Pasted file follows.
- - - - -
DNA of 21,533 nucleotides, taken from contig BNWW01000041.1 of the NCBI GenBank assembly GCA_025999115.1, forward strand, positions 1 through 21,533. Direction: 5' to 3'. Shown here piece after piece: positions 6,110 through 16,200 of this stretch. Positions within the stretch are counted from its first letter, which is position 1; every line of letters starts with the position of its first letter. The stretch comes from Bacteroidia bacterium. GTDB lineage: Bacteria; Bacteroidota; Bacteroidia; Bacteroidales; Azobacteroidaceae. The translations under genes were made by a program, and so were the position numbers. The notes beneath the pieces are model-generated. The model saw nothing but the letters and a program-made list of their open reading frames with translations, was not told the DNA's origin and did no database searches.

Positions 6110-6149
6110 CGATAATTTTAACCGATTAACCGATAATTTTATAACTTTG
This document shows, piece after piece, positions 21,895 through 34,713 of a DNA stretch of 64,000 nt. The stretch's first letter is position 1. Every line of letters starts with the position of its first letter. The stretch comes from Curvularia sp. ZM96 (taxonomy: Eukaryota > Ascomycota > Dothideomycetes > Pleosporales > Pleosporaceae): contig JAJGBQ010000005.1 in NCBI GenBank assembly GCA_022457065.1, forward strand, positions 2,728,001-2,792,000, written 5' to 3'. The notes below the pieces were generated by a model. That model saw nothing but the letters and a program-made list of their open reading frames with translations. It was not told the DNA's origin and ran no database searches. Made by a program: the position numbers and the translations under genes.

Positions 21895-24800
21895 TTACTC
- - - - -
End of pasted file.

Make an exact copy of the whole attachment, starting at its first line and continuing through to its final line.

DNA of 21,533 nucleotides, taken from contig BNWW01000041.1 of the NCBI GenBank assembly GCA_025999115.1, forward strand, positions 1 through 21,533. Direction: 5' to 3'. Shown here piece after piece: positions 6,110 through 16,200 of this stretch. Positions within the stretch are counted from its first letter, which is position 1; every line of letters starts with the position of its first letter. The stretch comes from Bacteroidia bacterium. GTDB lineage: Bacteria; Bacteroidota; Bacteroidia; Bacteroidales; Azobacteroidaceae. The translations under genes were made by a program, and so were the position numbers. The notes beneath the pieces are model-generated. The model saw nothing but the letters and a program-made list of their open reading frames with translations, was not told the DNA's origin and did no database searches.

Positions 6110-6149
6110 CGATAATTTTAACCGATTAACCGATAATTTTATAACTTTG
This document shows, piece after piece, positions 21,895 through 34,713 of a DNA stretch of 64,000 nt. The stretch's first letter is position 1. Every line of letters starts with the position of its first letter. The stretch comes from Curvularia sp. ZM96 (taxonomy: Eukaryota > Ascomycota > Dothideomycetes > Pleosporales > Pleosporaceae): contig JAJGBQ010000005.1 in NCBI GenBank assembly GCA_022457065.1, forward strand, positions 2,728,001-2,792,000, written 5' to 3'. The notes below the pieces were generated by a model. That model saw nothing but the letters and a program-made list of their open reading frames with translations. It was not told the DNA's origin and ran no database searches. Made by a program: the position numbers and the translations under genes.

Positions 21895-24800
21895 TTACTC